Adding A New Hard Drive To A Live Linux System

Linux LogoThis is a little guide I came up with while adding a new drive to my file server.

First ordeal is to find out where the new hard drive ended up. I like to eliminate as much guesswork as possible. In that regard, fdisk is a great tool because it’ll let you know which devices have invalid partition tables.

sudo fdisk -l

Look for your new hard drive. It’ll look something like this.

Disk /dev/sda: 500.1 GB, 500107862016 bytes
255 heads, 63 sectors/track, 60801 cylinders
Units = cylinders of 16065 * 512 = 8225280 bytes
Disk identifier: 0x00000000

Disk /dev/sda doesn't contain a valid partition table

If you have software raid, /dev/md[n] partitions will also show up and fdisk will say they have an invalid partition table.

Once you determine where your new hard drive is, run sudo fdisk /dev/sd[x]. You’ll know you got it right if you see:

Device contains neither a valid DOS partition table, nor Sun, SGI or OSF disklabel
Building a new DOS disklabel with disk identifier 0xfc5e6344.
Changes will remain in memory only, until you decide to write them.
After that, of course, the previous content won't be recoverable.

Next, you’ll want to hit n (for new), p (for primary), 1 (for primary partition 1). To accept the default start and end sectors, which will use up the entire disk, you can simply hit enter on each line. Lastly, hit w to write and save the partition table. The log will look something like this:

Command (m for help): n
Command action
   e   extended
   p   primary partition (1-4)
Partition number (1-4): 1
First cylinder (1-60801, default 1): 1
Last cylinder or +size or +sizeM or +sizeK (1-60801, default 60801): 60801

Command (m for help): p

Disk /dev/sda: 500.1 GB, 500107862016 bytes
255 heads, 63 sectors/track, 60801 cylinders
Units = cylinders of 16065 * 512 = 8225280 bytes
Disk identifier: 0xfc5e6344

   Device Boot      Start         End      Blocks   Id  System
/dev/sda1               1       60801   488384001   83  Linux

Command (m for help): w
The partition table has been altered!

Calling ioctl() to re-read partition table.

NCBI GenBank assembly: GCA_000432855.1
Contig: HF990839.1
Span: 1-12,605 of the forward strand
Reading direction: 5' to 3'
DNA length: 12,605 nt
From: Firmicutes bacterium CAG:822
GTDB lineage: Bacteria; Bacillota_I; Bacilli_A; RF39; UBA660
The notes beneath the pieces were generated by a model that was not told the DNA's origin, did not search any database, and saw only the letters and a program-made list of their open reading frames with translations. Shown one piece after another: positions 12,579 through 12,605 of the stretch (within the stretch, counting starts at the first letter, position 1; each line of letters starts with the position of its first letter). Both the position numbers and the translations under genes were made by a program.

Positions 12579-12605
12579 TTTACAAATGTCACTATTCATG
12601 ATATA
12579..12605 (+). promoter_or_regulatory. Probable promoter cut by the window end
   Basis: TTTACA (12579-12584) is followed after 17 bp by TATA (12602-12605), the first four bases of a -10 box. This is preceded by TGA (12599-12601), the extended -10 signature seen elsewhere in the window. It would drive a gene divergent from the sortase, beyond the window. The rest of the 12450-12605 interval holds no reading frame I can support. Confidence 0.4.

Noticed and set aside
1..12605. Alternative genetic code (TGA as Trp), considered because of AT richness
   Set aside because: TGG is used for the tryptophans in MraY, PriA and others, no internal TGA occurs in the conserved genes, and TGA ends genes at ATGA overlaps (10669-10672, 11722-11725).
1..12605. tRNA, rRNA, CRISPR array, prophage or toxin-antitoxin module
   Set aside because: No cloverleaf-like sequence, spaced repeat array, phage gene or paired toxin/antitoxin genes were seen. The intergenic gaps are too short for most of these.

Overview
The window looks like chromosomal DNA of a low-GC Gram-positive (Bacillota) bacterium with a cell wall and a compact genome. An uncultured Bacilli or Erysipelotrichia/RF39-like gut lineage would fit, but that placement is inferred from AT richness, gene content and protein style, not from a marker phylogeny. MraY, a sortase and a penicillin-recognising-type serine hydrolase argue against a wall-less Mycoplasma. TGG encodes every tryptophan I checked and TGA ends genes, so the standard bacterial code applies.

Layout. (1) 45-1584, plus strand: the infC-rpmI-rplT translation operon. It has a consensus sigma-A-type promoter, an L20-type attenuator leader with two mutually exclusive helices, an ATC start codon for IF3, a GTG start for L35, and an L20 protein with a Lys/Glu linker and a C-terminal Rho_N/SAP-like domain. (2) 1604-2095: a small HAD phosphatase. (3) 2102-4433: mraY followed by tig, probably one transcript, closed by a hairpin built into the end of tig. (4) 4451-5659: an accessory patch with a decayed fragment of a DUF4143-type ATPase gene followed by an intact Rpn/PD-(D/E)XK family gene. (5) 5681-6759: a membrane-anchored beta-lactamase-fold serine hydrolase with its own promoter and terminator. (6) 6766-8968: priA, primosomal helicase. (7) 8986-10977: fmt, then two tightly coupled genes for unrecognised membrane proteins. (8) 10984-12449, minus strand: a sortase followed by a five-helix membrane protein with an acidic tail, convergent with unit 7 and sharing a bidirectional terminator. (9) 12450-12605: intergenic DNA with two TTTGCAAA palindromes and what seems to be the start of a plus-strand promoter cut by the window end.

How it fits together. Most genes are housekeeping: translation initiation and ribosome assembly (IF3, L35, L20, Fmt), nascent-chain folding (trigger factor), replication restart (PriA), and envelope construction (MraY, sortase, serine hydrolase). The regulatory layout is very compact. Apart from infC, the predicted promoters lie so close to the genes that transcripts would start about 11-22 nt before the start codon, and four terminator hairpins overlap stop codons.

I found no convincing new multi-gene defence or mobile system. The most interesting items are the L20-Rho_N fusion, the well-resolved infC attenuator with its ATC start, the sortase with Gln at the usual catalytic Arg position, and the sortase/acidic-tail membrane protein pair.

Syncing disks.

Next, use mkfs -t [ ext[n] | reiserfs | xfs | etc. ] /dev/sd[x]1 to format the new drive with a file system.

$ sudo mkfs -t ext2 /dev/sda1
mke2fs 1.40.8 (13-Mar-2008)
Filesystem label=
OS type: Linux
Block size=4096 (log=2)
Fragment size=4096 (log=2)
30531584 inodes, 122096000 blocks
6104800 blocks (5.00%) reserved for the super user
First data block=0
Maximum filesystem blocks=0
3727 block groups
32768 blocks per group, 32768 fragments per group
8192 inodes per group
Superblock backups stored on blocks:
        32768, 98304, 163840, 229376, 294912, 819200, 884736, 1605632, 2654208,
        4096000, 7962624, 11239424, 20480000, 23887872, 71663616, 78675968,

Writing inode tables: done
Writing superblocks and filesystem accounting information: done

This filesystem will be automatically checked every 36 mounts or
180 days, whichever comes first.  Use tune2fs -c or -i to override.

Now you’ll need a mount point for the file system. I already had one from the old backup drive. But if you need a new one, sudo mkdir [mountpoint] works fine. There’s no need to fiddle with chmod settings if you plan on permanently adding this drive using fstab.

Now get the UUID of the disk using sudo blkid /dev/sd[x][n]. The output will look something like this:

/dev/sda1: UUID="1907a51d-898f-4850-bcaf-41e5e3779506" TYPE="ext2"

Here’s the real fun: typing that UUID into fstab. If you’re running a desktop system, you can simply copy and paste the UUID inside the terminal. If you’re running a server, hopefully you have ssh set up so you can still use a GUI terminal with copy/paste functionality. If neither apply, I feel bad for you.

UUID=1907a51d-898f-4850-bcaf-41e5e3779506 /backup ext2 relatime 0 2

That’s it! After a reboot your new disk should be up and running!